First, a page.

Saturday, 11 January 2020

Whisper Quiet

When firearms were invented, the loud noise produced by a gunshot was more of an advantage than a drawback, especially when it was used against "old school" armies. With time, the demoralizing effect of the sound and flame of a gunshot became effective only against savages, but became very troublesome for the weapon's operator. Introduction of various types of special forces made this issue a pressing one, and by the start of the 20th century inventors began to combat it.

The first gun suppressors appeared around the same time as car mufflers. Hiram Maxim Jr, the son of the famous machine gun's inventor, developed a device to suppress the sound of a gunshot in 1902. It is not known whether or not he had military applications in mind. The "M. Maxim suppressor" was advertised in sporting and hunting goods magazines. The device sold well, even Theodore Roosevelt, the president of the United States, had one.

Nagant revolver with a Bramit suppressor.

Maxim's ads claimed that his suppressors were used by the War Department and National Guard, but it's unlikely that this use was for combat. Most of Maxim's suppressors were designed for .22 or .32 caliber weapons. Some sources claim that General John Pershing made the first attempt to use them against Panco Villa's rebels.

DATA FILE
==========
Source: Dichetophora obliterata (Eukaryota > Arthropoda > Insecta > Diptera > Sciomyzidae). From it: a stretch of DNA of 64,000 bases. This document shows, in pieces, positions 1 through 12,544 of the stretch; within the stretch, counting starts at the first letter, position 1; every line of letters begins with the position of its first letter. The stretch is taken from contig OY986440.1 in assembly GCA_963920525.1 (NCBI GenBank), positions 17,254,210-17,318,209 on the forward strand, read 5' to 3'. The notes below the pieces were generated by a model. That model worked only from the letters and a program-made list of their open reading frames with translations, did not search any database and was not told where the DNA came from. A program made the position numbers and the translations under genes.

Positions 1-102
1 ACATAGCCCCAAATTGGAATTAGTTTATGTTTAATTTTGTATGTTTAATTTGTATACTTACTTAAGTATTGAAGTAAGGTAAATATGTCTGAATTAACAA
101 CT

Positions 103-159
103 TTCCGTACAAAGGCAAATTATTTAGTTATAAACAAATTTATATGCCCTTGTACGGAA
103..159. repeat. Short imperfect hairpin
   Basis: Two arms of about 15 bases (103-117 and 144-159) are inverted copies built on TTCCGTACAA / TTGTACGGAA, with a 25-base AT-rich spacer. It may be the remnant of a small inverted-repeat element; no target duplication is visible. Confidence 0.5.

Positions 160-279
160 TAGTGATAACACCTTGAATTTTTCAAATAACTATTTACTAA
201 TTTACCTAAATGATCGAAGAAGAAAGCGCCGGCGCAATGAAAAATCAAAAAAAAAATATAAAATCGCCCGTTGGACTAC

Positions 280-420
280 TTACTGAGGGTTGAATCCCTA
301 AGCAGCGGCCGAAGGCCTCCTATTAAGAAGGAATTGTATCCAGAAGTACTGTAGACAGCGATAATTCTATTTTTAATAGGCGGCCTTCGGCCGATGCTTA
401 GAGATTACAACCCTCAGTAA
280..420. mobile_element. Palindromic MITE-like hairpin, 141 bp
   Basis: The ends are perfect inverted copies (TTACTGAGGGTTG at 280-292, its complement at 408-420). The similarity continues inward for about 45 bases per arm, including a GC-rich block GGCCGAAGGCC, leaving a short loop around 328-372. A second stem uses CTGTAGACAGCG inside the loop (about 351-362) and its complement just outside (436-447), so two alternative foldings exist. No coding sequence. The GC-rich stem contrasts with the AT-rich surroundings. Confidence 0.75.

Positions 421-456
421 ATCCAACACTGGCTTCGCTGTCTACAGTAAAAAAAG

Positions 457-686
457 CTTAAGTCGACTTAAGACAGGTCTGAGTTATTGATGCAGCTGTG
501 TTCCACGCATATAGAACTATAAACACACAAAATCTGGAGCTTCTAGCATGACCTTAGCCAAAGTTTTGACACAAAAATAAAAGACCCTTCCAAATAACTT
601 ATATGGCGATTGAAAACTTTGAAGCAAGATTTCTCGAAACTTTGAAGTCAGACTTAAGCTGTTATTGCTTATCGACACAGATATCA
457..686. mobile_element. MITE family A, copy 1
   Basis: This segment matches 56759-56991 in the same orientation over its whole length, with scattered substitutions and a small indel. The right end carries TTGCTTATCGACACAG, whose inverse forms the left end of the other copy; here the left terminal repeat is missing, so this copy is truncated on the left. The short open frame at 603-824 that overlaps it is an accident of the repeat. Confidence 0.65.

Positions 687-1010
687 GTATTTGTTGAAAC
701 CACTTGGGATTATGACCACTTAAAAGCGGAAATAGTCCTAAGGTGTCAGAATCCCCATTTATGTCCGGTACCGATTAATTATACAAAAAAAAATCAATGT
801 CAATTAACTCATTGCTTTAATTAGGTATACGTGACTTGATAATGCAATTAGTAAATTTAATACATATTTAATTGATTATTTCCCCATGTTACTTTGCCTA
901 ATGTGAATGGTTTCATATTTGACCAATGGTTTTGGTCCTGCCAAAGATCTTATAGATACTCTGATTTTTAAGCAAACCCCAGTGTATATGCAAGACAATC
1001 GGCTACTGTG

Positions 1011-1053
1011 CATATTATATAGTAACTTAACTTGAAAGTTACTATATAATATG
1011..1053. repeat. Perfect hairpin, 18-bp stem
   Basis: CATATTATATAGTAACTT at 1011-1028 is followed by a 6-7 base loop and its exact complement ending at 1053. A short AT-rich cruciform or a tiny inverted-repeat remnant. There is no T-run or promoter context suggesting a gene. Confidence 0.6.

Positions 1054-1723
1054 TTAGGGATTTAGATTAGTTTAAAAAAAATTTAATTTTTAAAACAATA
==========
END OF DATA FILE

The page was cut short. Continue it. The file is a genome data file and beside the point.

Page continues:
However, the legendary rebel did not have a chance to face Springfields with suppressors, as well as other modern weapons, including reconnaissance aircraft. There is also information on rifles with suppressors being sent to Europe as a part of the American expeditionary force, but no data on their use in combat.

The USSR began working on suppressors in the early 1930s both within the Red Army Artillery Directorate and the OGPU. The army were most interested in suppressing the sound made by standard infantry equipment: submachine guns, rifles, machine guns. However, experiments performed at the Main Artillery Directorate proving grounds start in 1931 typically ended in failure. Various designs were proposed by various inventors, but they had the same decisive drawback. All of them were tested with ordinary ammunition that had supersonic muzzle velocity. Regardless of the design of the suppressor, a meaningful reduction in noise could not be achieved.

Classics from anti-Soviet brothers

The secret police had better success. The Special Department of the OGPU curated projects to design a suppressor for the Nagant revolver and other short-barrelled weapons. Development was done by an engineer from the People's Commissariat of Railways, Ivan Grigoryevich Mitin, who worked on suppressors since the 1920s, and his brother, Vasility Grigoryevich. In mid-1933 the Mitins were arrested by the Transport Department of the OGPU on the charge of creating an anti-Soviet organization.

A Degryaryev light machine gun with a Bramit suppressor.

Since the accusation was very serious, and even supported with evidence (the brothers did not take any effort to conceal their political views, and the elder brother even managed to write a poster calling to an uprising), the technical curators did not step in to protect the "terrorists". As a result, Ivan Mitin only returned to working on the Bramit (Brothers Mitin) suppressor in 1938 when he was moved from the Solovetskiy camp to the NKVD Special Technical Bureau. This time, the work was done for the military, who needed a suppressor for the 7.62 mm caliber rifle.